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5 Signs It’s Time to Change Your Trading Plan

Realizing your trading plan just isn’t working anymore can be tricky, but these signs could indicate the need for a new strategy.

Letting fear and greed guide trading decisions during the market volatility in March 2020 might have been tempting. Some investors abandoned their plans as the market indexes swung into bear market territory, despite advice to resist selling in a panic.

Yet just as history suggests, the extreme volatility in the markets seems like it may be short-lived. By early June 2020, the market indexes have shown signs of recovery (see the S & P 500 and the NASDAQ Composite charts). Those numbers are good news for those who stayed committed to their trading plans during the uncertainty (or made some adjustments based on market conditions).

Planning and maintaining a strategy can help traders feel prepared and stay focused during trading sessions. However, trading plans can be dynamic and do not have to be set in stone. As your experience shapes your trading habits, you may find your current trading plan may not be as effective as it once was.

If you are considering rewriting your plan, ask yourself if the doubt is coming from a spontaneous panic or from any specific indicators. Whether you have changed your goals as a trader or you simply find you are logging more losses than wins, your current trading plan may no longer be working for you. The following signs may suggest the need to switch your plan to a more successful strategy.


Anyone with any experience in the markets would say he is not the same trader today as he was when he started. Making mistakes as a beginner is an essential part of learning to improve, and your technique may change as a result. For instance, your risk tolerance may evolve over time, whether you felt you were too reckless before or you have gained more confidence with your risk. As you discover your strengths and weaknesses as a trader, your trading plan may need to evolve with you.


Each trading plan should have specific, measurable profit targets and timeframes. If you are consistently hitting your goals, congratulations! You may be ready to reach the next level with some new goals. If you have not been meeting your goals, a more realistic approach for the next quarter might be right for you.

After reviewing your performance in your trading journal, you may want to set more conservative targets or choose more ambitious goals based on your self-evaluation. Checking in on your weekly, monthly, and annual targets is an opportune time to review your ideal risk/reward ratio or determine how much you want to improve the value of your portfolio.


Over time, you may decide to try different aspects of the market. If you want to trade different instruments or switch to a different style of trading, your strategies may need to change, as well. After all, a trading plan tailored for swing trading may not be applicable for someone ready for single-session day trading.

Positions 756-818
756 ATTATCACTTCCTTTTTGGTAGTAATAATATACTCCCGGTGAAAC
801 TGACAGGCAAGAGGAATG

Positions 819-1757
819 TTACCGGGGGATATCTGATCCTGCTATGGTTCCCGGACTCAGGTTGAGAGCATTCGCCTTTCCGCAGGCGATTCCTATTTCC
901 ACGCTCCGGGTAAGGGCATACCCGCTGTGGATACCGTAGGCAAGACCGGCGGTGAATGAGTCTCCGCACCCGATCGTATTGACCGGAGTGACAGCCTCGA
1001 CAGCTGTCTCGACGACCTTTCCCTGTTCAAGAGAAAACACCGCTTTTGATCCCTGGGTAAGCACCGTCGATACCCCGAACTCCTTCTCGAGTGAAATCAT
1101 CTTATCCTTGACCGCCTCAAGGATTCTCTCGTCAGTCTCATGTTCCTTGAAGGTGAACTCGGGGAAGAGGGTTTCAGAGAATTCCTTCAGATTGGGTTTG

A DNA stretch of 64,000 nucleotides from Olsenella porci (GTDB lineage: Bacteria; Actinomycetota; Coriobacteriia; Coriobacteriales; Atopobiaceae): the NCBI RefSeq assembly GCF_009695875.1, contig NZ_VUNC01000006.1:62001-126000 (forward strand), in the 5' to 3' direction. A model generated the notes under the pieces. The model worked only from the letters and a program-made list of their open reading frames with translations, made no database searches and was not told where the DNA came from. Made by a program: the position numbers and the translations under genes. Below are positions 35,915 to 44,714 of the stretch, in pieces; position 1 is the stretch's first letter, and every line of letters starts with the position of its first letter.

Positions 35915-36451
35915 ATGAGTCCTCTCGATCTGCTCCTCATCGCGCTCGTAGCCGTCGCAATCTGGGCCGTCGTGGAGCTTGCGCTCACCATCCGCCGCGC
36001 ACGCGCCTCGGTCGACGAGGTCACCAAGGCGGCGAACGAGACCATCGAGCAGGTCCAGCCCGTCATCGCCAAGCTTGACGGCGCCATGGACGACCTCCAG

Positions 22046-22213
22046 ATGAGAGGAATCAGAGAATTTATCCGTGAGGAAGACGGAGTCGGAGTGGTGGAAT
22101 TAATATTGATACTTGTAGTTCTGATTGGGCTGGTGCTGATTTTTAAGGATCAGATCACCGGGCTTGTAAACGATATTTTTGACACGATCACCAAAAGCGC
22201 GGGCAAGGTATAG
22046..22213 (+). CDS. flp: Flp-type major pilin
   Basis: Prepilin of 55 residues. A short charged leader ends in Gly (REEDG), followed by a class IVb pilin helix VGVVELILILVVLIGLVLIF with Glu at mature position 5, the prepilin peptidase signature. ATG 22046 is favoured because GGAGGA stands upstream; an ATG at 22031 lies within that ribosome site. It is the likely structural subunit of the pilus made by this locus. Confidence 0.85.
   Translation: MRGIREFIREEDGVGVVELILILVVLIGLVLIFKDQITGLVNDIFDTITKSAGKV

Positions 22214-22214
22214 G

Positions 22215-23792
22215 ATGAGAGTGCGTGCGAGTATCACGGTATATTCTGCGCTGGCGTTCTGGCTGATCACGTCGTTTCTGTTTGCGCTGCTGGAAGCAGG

Alternatively, your schedule may change, and you no longer have the same amount of time you used to commit to trading. If you transition from day trading to swing trading, your preparation and methodology should reflect that.


Developing a trading plan can be overwhelming, especially for novice traders. Studying books, blogs, and influential traders can be useful, but copying your plan from someone else can be tricky. Whether you modeled your plan after someone you admire or you were too insecure to draft your own plan, following someone else’s strategy — even one that is successful for that person — may not work for you.

One trader’s risk tolerance, starting capital, or ability to recover from emotional wins or losses may not align with another trader’s plan, so following that template may not be effective. Moreover, critically evaluating your own strengths and limitations while designing your own plan can help you become a better trader.


A losing streak seems like the most obvious reason to change your trading plan, but this comes with a caveat. Many traders are most tempted to ditch their plan immediately after a devastating loss because they let the adrenaline of the moment rule their decisions.

Blaming the trading plan for a loss is easier than accepting errors in judgment; moreover, some traders may lose confidence in their strategy if a trade backfires. However, making decisions based on emotions leaves room for error. Instead, traders should review what went wrong with a critical, unbiased lens.

On the other hand, if there seems to be a consistent pattern, your trading plan may indeed be the problem. Consider reviewing your recent trades and their final values. If the account balance at the end of each trade is lower or the total number of losses exceed the “break evens” or “wins,” you may need to update the exit rules for your trades.

Finding the right timing to replace your trading plan can be complicated. Choosing between “staying the course” and “abandoning ship” is a judgment that depends on critical thinking. Yet if you trust a new trading plan can course-correct your goals, it could be a productive way to revitalize your trading.


The Team at Score Priority
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Image Credit: Pat Huck

Nothing in this communication shall constitute a solicitation or recommendation to buy or sell a particular security. Accordingly, no representation or warranty, expressed or implied, is made as to, and no reliance should be placed on, the fairness, accuracy, completeness or timeliness of the information contained herein. Securities are offered through Score Priority Corp. Member FINRA/NFA/SIPC.

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